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Columbia Spectator Staff

Religion, for me, is the outward expression of my faith and belief in a higher power, which I have come to know as God, through my belief in Christianity. It used to be through the specific denomination of the Anglican Church, which in America is known as the Episcopal Church, but over the duration of my university experience I have moved toward becoming nondenominational or all-denominational. In 2011, I transferred to Columbia as a junior and have since been attending the Hillsong Church in NYC. I also got involved in a Christian group on campus known as InterVarsity Christian Fellowship, where I have weekly group meetings with my "Life Group." This group is a group of friends whom I hang out with, and we come together on Fridays to discuss the Bible and share our various faith experiences over the week. When I began university, I joined this group because I felt that there would be a stigma against those of faith at Columbia, and I also wanted to create balance among my extracurricular activities. Outside of my Christian group, I am a member of two groups that are secular and non-Christian: the Beta Theta Pi fraternity and a South Asian dance team known as Columbia Raas. I therefore felt that the Christian group would be a good way for me to overcome any social conflicts that I encountered with my faith. However, this was not the case. Columbia is a place where I do not have to feel ashamed about my religion. I can openly talk about my religion with my non-Christian friends, and in class discussions, viewing certain texts through a religious lens is valued as an alternative approach. I have had countless conversations over what religion means to me without others trying to prove me wrong, despite our evident differences in belief. Besides my Christian friends, many of my closest friends at Columbia are Hindus, Muslims, agnostics, and atheists. The members of the fraternity who know of my religion accept my beliefs, and this comes as no surprise, as the fraternity is diverse and pluralistic. Additionally, a lot of the members of Columbia Raas, many of whom have ties to Hinduism, openly talk with me about my faith and are more than willing to make exceptions if there are conflicts between church and practice times. Over the course of working for my undergraduate degree, I have shifted toward becoming nondenominational—or, as I prefer to call it, all-denominational. This was not due to any specific instance, but rather due to the accumulation of understandings gained from my courses. I have come to learn that socially constructed differences often result in conflict, be it through nationalism or Christianity. I believe that while the different denominations in Christianity have different methods of worshiping, we all worship the same God. Instead of focusing on our differences, I prefer to look at our similarities. Though our interpretations of the Bible may differ, this does not mean that any one denomination is truer than the others. Without excluding ourselves and retreating to groups in which we are comfortable, I find that engaging with difference is much more constructive and beautiful. On one occasion, I had an encounter with a professor who made an insensitive remark, yet when I spoke to him about this, he profusely apologized and engaged in a long discussion with me about my faith and religious views. Columbia, has been an accepting place when it comes to my religious beliefs. Just the other night, when my friend spoke of his Hindu faith, I was able to find similarities in my own faith and constructively engage with him over our differences. Columbia is a place where people do not have to be ashamed of their beliefs if they can justify them in a logical manner. Other than that one instance, I have not been on the receiving end of any stigma against my beliefs. Is it because America was founded on deep-seated Christian values? Or is it because we have come to a point in our education where we can critically engage with difference without renouncing it? I would tend toward the latter. In my opinion, we live in a world where we are constantly being defined by the different labels to which we subscribe, but subscribing to a label does not have to mean renouncing all others. Religion and academia do not necessarily have to go in polar opposition to each other; the interplay can make both more fulfilling. Columbia is a place where you can engage with others, find similarity across differences, and critically explore and develop your beliefs in your religion and faith. The author is a Columbia College senior majoring in political science and anthropology. To respond to this op-ed, or to submit an op-ed, contact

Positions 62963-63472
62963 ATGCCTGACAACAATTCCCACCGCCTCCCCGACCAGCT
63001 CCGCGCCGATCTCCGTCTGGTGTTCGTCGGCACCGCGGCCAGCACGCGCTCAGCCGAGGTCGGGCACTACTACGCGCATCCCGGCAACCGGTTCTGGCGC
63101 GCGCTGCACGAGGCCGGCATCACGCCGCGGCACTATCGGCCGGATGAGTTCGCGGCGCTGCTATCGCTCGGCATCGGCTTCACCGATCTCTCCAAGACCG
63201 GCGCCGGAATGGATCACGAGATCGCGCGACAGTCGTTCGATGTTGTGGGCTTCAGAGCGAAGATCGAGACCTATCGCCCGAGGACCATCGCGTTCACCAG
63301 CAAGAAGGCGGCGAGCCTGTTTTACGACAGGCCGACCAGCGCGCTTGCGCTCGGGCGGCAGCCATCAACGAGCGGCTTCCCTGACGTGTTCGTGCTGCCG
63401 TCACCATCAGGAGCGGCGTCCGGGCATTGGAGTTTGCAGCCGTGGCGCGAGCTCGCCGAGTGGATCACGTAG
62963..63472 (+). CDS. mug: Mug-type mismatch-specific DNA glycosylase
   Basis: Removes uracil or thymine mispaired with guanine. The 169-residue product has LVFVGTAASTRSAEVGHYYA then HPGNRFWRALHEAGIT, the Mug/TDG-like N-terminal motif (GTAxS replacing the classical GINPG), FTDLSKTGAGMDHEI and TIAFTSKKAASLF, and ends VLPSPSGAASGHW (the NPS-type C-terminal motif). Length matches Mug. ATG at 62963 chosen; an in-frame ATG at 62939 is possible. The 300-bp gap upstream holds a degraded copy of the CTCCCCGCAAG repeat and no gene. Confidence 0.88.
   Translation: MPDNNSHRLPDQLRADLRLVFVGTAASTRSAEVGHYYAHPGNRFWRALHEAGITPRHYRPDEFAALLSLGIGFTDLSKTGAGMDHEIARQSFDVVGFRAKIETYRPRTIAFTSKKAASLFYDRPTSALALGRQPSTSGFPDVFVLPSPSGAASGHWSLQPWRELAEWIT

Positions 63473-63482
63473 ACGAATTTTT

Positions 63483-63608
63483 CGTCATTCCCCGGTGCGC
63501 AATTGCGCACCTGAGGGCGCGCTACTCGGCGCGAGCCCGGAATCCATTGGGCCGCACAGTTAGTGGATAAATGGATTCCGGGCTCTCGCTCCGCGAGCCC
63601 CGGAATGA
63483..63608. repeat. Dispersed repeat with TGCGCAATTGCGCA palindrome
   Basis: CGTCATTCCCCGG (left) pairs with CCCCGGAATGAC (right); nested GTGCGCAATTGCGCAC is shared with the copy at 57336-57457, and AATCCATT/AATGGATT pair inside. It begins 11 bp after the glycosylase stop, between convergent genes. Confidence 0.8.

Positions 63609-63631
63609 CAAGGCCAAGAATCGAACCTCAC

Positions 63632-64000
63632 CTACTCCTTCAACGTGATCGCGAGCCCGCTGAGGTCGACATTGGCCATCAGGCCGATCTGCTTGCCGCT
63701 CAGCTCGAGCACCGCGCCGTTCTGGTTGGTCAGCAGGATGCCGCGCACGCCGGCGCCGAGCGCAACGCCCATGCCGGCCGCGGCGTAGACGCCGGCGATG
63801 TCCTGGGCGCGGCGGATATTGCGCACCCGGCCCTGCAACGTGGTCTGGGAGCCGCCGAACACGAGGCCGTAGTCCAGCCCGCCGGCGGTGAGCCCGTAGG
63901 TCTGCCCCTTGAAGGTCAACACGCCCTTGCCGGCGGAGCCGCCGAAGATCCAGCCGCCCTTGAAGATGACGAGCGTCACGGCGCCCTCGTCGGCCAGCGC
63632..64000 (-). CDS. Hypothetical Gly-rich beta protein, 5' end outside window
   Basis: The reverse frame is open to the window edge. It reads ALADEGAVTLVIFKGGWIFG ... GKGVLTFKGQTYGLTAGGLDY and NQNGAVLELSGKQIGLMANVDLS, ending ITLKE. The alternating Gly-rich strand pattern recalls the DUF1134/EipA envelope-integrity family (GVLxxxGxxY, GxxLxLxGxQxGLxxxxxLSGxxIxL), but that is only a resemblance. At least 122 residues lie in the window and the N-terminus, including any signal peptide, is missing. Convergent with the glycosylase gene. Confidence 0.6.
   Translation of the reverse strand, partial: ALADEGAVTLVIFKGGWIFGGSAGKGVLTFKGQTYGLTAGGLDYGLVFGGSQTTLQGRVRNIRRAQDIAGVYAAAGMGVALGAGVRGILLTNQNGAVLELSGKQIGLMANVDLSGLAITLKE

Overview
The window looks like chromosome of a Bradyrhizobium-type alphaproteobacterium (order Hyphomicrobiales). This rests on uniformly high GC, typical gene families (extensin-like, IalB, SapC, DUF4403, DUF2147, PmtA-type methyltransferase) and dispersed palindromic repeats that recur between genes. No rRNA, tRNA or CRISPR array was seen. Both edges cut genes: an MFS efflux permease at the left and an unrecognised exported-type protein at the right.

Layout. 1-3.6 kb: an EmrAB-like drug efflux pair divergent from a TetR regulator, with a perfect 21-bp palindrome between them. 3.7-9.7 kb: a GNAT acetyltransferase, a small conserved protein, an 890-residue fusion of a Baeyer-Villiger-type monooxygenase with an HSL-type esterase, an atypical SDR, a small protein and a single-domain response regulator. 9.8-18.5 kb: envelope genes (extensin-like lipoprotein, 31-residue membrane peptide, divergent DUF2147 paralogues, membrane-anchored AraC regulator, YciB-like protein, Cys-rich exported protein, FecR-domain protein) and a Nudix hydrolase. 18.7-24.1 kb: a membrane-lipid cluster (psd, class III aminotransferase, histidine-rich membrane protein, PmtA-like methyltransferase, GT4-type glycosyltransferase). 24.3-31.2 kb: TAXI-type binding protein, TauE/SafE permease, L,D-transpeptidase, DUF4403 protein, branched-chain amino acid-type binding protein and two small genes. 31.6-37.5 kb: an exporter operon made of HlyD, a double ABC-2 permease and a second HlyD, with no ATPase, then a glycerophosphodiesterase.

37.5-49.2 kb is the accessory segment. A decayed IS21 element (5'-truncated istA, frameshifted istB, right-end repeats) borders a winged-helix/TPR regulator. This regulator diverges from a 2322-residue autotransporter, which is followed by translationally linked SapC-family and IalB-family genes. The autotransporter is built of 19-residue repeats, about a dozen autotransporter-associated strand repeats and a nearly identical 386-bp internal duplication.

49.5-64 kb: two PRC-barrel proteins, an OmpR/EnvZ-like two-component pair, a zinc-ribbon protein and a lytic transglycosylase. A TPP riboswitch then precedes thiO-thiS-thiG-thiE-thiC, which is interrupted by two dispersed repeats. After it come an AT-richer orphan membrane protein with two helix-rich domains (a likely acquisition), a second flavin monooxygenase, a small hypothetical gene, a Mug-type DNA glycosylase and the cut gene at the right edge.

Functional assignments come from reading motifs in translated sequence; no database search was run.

religion non-denominational InterVarsity Christian Fellowship Christianity